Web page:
Food: Dishes that left us wanting more in 2015

From gastronomical theatrics to ghar ka khana, chefs took the road lesser travelled to make it worth the meal

The joke in the food circle is that for every restaurant that opens in the city, two close down. "But, Mumbai still remains an adventurous ground, for the savvy eaters know what they want, and are willing to take risks," restaurateur Zorawar Kalra, owner of Asian gastro pub Pa Pa Ya and Masala Library that serves molecular gastronomy fare, tells us.

Wine jus chicken wings at Irish House. pic/sayyed sameer abedi
Wine jus chicken wings at Irish House. Pic/Sayyed Sameer Abedi

"This year, molecular gastronomy made it to the common masses and wasn’t limited to high-end spenders. Use of yoghurt spheres, from Gaggan’s khandvi and butter lassi sphere, to Mumbai’s very own SpiceKlub, this theatrical technique was not restricted to fine-dining anymore. But, I am not sure how long this will last, as the trend is currently moving toward simplicity.

Two years ago, restaurants were intimidating spaces with a you-can’t-cook-what-I-can-cook attitude. Now, it’s all about I-too-can-cook-what-you-cook-at-home," says Chef Ranveer Brar.

Tofu and mushroom bao at Bao Haus Co
Tofu and mushroom bao at Bao Haus Co

Bombay Canteen is one such example. One of their most popular dishes is a weird combination chef Floyd Cardoz happened to try when he ran out of bread at home. "We were having pork vindaloo and since there was no bread, I took some thepla my wife had got from Mumbai, and I was amazed how two contrasting well-known dishes from different cuisines can come together in the form of one comfort food dish," says Cardoz, adding that the Lower Parel restaurant uses shoulder pork which is prepared using his mother’s recipe with vinegar, garlic and chillies.

Chef Ranveer Brar
Chef Ranveer Brar

That the Mumbai eater is an adventure junkie helped Cardoz while designing the Bombay Canteen menu. "People want to share their food, serve themselves, and food has become an important community event. They want their food venues to be affordable and approachable at the same time, which is what Atul Kochhar is also hoping to do with NRI," he adds.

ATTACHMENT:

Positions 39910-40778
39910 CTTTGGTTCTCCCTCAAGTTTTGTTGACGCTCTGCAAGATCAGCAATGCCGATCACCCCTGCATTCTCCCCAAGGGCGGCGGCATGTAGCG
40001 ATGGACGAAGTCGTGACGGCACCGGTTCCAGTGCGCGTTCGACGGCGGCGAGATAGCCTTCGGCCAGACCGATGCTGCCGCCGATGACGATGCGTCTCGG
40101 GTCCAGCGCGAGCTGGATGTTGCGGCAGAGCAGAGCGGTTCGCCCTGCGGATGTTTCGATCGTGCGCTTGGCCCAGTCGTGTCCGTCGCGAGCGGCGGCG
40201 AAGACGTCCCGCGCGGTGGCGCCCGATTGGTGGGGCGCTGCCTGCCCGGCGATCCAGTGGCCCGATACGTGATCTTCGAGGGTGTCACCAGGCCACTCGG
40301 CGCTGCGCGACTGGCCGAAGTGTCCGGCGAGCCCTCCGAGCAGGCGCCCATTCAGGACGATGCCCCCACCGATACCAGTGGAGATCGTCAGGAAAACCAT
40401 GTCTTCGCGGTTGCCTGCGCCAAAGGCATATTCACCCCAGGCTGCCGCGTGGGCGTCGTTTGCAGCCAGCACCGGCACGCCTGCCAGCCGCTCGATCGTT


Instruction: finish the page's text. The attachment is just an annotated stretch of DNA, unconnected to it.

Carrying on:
Chicken rules the roost
While deep-fried potato munchies remain an all time hit, variety works. At Kshama Prabhu’s kitchen at Bar Stock Exchange, popcorn chicken is the top selling item. "Bite-sized chicken pieces cooked in tandoori chicken masala are great with alcohol. Anything chatpata served in a different style works," says Prabhu.

Floyd Cardoz, director, Bombay Canteen

On the other hand, for Rahul Kulkarni’s Irish House, non-fried barbeque classics are a hit. "Early this year, we introduced classic barbeque grilled chicken wings. And now, we offer them in three flavours, including a spicy orange with honey glaze, and red wine jus."

Of baos and buns
While sliders have been a hit in the city since 2014, they remained popular this year too, despite the entry of baos, Chinese steamed buns. Though Fatty Bao introduced them in the city, in October Bao Haus Co, opened its doors. On the menu are chocolate baos and buttermilk fried chicken baos to quinoa and sweet potato baos. The big burger too made its mark at Chili’s American Grill and Bar. Chef Abhijeet Gomare even introduced a limited edition menu into the regular menu due to its demand. "In our last quarter, we did craft burgers, whose buns are made of potato flour dough. This keeps them moist and they don’t fall apart easily.